Egypt: Central Bank holds rates steady in June
June 17, 2021
At its monetary policy meeting on 17 June, the Central Bank of Egypt (CBE) kept the overnight deposit, overnight lending and main operation rates unchanged at 8.25%, 9.25% and 8.75%, respectively. The decision marked the fifth hold in successive meetings and was in line with market analysts’ expectations.
The Bank’s decision came amid relatively mild inflationary pressures at the beginning of the year, with inflation clocking in at 4.8% in May (April: 4.1%) and thus remaining below the target floor of 5.0%. The hold also came amid an accelerating economic recovery, with preliminary data indicating 2.9% growth on an annual basis in January–March 2021 (October–December 2020: +2.0% yoy), and accommodative global economic and financial conditions—all of which likely gave the Bank further room to leave rates unchanged.
Going forward, the CBE reaffirmed in its release that it “will not hesitate to utilize all available tools to support the recovery of economic activity, within its price stability mandate”. The majority of panelists see rates staying on hold until the end of 2021, although a small number see potential for between 50–100 basis points of further cuts.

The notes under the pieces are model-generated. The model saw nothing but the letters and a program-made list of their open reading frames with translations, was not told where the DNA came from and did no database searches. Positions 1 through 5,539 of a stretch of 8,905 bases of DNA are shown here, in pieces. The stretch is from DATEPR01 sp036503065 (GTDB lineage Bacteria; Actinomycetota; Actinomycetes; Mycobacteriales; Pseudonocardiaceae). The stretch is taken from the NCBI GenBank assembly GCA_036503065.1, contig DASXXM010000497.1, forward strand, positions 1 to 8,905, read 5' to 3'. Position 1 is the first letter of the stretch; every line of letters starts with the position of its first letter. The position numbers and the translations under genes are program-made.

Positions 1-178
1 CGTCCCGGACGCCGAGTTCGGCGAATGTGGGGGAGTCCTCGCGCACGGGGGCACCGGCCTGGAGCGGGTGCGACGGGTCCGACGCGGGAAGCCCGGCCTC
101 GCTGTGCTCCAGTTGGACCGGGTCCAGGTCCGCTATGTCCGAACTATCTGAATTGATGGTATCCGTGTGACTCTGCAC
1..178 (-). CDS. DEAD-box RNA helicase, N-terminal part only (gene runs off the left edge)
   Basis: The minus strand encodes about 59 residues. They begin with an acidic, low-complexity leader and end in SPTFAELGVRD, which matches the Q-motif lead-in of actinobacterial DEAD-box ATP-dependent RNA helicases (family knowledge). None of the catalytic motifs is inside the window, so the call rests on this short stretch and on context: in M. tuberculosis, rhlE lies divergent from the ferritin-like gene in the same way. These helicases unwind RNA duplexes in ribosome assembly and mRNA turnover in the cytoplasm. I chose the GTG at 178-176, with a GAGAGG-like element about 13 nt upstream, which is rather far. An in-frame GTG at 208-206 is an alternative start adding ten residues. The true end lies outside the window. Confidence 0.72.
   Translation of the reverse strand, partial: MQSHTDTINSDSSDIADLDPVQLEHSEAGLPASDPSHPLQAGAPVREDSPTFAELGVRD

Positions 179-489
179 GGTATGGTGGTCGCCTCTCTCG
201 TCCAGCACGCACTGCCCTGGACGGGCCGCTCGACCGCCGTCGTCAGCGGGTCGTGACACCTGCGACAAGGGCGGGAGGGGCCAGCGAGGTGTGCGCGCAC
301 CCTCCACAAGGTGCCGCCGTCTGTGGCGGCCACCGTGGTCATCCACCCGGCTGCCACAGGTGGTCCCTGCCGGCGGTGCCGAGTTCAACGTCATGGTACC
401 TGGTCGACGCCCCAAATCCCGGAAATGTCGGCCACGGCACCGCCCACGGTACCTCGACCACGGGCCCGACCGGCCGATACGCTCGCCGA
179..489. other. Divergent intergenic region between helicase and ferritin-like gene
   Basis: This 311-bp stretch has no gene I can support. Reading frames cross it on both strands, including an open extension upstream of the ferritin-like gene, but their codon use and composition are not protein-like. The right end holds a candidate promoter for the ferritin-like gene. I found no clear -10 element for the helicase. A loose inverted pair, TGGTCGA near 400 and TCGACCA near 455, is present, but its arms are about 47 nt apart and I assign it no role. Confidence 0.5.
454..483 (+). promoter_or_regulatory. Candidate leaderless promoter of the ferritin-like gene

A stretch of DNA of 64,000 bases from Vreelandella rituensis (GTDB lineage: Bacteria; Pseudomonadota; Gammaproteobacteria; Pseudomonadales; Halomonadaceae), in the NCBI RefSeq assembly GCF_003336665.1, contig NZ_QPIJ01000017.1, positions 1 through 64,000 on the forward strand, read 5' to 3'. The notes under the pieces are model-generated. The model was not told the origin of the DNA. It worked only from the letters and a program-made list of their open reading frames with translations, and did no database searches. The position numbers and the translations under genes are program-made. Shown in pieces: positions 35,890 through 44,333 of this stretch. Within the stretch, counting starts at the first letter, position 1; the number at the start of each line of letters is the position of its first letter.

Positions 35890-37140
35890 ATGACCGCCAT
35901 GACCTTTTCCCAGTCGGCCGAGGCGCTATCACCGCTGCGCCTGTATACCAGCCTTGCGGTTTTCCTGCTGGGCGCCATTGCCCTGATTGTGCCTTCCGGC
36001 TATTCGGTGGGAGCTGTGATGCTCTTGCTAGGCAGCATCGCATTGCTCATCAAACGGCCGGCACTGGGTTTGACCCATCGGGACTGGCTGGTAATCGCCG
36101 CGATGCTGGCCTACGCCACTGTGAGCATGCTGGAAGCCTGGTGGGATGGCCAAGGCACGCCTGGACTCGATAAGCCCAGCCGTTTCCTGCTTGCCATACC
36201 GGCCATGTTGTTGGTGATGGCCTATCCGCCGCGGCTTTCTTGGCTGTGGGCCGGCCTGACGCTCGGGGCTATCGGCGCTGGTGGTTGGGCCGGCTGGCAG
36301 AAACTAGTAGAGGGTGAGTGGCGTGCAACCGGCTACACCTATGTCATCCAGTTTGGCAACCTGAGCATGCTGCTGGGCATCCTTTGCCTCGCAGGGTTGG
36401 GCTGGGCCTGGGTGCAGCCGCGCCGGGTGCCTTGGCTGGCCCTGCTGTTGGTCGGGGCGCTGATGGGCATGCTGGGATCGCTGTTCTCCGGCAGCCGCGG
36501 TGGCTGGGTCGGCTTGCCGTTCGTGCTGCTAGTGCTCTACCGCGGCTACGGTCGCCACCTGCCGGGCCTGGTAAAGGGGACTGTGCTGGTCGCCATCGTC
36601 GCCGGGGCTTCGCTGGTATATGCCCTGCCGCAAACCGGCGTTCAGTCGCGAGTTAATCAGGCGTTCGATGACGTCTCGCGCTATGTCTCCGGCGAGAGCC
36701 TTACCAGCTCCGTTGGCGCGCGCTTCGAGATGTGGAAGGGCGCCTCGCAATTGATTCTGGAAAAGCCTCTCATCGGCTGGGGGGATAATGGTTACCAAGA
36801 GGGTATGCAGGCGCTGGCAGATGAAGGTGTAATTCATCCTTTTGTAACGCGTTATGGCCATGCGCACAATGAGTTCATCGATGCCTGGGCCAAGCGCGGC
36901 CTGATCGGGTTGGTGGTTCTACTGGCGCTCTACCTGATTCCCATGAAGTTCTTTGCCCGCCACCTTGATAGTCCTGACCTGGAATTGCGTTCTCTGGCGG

Regarding the outlook, Jacques Nel, head of Africa macro at Oxford Economics, sees rates on hold this year and through 2022:
“With economic growth this year largely reflective of base effects and government support, our baseline inflation forecast is underpinned by the assumption that bottleneck inflation will remain largely absent this year. With core price inflation remaining in the sub-4% range, we anticipate that monetary authorities will keep benchmark interest rates at current levels for the period through end-2022.”
Conversely, Farouk Soussa and Rositsa Chankova, economists at Goldman Sachs, envisage further cuts ahead:
“We continue to see a case for rate cuts in the medium term. Real rates in Egypt remain at historically high levels, and significantly higher than in most emerging markets. We think this acts as a drag on growth in the medium term and may contribute to an overvaluation of the EGP which risks hindering competitiveness in the longer term. We also see a fiscal case for lower real rates, which we believe would improve debt sustainability dynamics.”
The next monetary policy meeting is set for 5 August.
Author: Stephen Vogado, Economist